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Thread: Brasscraft valves under sinks

  1. #1

    Default Brasscraft valves under sinks

    hi
    I just bought a 7 yr old home and noticed that my master and guest
    bathroom have brasscraft valves for the hot and cold water under the
    sinks However i cannot turn the handle on none of the valves to switch
    the hot or cold water off either faucet in the sink. Any idea how
    these valves turn


    thanks

  2. #2
    Forum Admin, Expert Plumber Terry's Avatar
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    Default

    They turn in clockwise to shut them off.

  3. #3

    Default

    I usually a small pair of channel locks to turn them initally. Make sure they are not plastic stems. If they are metal stems then you can apply wd-40 spray and wait a few minutes. Then you can try turning the handle while also holding back with another small channel lock.
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  4. #4

    Default

    I'm sorry i don't know what u mean by "try turning the handle while also holding back with another small channel lock"


    thanks

  5. #5
    Moderator & Master Plumber hj's Avatar
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    Default handle

    Don't worry about holding back since you should not have to do it, and if you did, then the valve would probably break and need replacement anyway.

  6. #6

    Default

    Guys thanks, I managed to turn the stop clockwise and i could shut off most of them however there were a couple that were very hard to turn.
    Will spray WD - 40 on them and see if it makes it any easy. Let me know if there is another spray which may works better or is recommended

    thanks

  7. #7
    Forum Admin, Expert Plumber Terry's Avatar
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    If they are that hard, I would consider replacing them.

    They should turn easily.

  8. #8

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    HJ said "Don't worry about holding back since you should not have to do it, and if you did, then the valve would probably break and need replacement anyway."

    So If I read this right ---if you hold back your valve will break....???? Why on earth would your valve break if you were to hold back on it.....
    CO and Smoke detectors save lives. Know your limitations and when to get a PROFESSIONAL. Your life and others may depend on it. Volunteer to be a local Fireman or EMT and help your community.

  9. #9
    Retired Defense Industry Engineer jadnashua's Avatar
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    The idea is to not twist the supply pipe, if I understand correctly. By holding the valve assembly while turning the handle, you lessen the possibility of that kind of damage. My unprofessional opinion.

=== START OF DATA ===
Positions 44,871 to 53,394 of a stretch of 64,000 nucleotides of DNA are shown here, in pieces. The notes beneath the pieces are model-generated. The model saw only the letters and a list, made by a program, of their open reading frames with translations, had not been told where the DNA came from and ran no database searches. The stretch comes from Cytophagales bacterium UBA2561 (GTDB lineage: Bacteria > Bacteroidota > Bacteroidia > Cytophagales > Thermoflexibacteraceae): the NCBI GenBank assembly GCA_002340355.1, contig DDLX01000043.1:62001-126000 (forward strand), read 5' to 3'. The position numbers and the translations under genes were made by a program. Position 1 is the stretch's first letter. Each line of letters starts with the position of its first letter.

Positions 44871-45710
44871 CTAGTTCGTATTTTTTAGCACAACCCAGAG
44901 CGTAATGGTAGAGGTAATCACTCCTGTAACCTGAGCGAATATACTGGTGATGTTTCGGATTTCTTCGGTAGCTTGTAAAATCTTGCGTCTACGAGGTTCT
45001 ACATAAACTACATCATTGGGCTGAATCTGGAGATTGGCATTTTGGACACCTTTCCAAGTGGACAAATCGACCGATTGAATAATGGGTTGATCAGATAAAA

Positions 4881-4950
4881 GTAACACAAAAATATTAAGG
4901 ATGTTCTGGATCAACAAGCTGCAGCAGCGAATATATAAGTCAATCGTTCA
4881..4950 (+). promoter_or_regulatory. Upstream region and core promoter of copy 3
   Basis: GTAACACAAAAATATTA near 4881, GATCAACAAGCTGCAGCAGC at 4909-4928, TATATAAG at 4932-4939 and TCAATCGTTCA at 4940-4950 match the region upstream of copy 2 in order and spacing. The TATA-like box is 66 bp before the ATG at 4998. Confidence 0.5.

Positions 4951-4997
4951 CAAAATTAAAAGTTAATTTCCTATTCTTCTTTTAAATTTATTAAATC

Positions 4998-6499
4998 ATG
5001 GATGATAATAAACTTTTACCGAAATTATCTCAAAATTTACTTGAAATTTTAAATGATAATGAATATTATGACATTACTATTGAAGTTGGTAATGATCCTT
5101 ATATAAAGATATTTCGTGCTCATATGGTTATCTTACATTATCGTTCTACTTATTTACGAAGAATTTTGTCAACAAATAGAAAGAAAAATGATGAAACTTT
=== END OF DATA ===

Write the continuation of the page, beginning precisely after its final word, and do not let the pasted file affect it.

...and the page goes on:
Jim DeBruycker
    Important note - I'm not a pro
    Retired Defense Industry Engineer; Schluter 2.5-day Workshop Completed 2013, 2014

  10. #10
    Master Plumber Dunbar Plumbing's Avatar
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    Default

    Did work today for a guy who has a 2 family that was built in the late 60's by the Dree's company. All shutoffs were sweat valves, up against the wall and I didn't want to heat the old ones off. So instead I took them all apart, dropped the stems in muriatic acid, sanded the stems where the packing nut travels and put the plumber's grease to the stem and the splines. Those had the push type washers, I just grabbed some regular black rubber seat washers and pressed them on. Worked like a charm with great ease of turning them on and off. For the situation that was presented, it was an ideal repair with the customer being able to shut down these valves to maintain the plumbing. I rebuilt a Sayco 3 handle tub/shower valve the same exact way for a fraction of the cost of what the alternative would of been; new stems and valves. That equates to more labor, less material. It was definitely old school logic.
    Read what the end of this sentence means.

  11. #11

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    hi
    I sprayed WD-40 on the shut off valves and now all turn like they were brand new. Thanks all

  12. #12
    Master Plumber Dunbar Plumbing's Avatar
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    Default

    I heard of some older fella that sprays WD-40 on his kneecaps to stop arthritis. Different but if you go to wd40's website, you'll be amazed how many things that product does.
    Read what the end of this sentence means.

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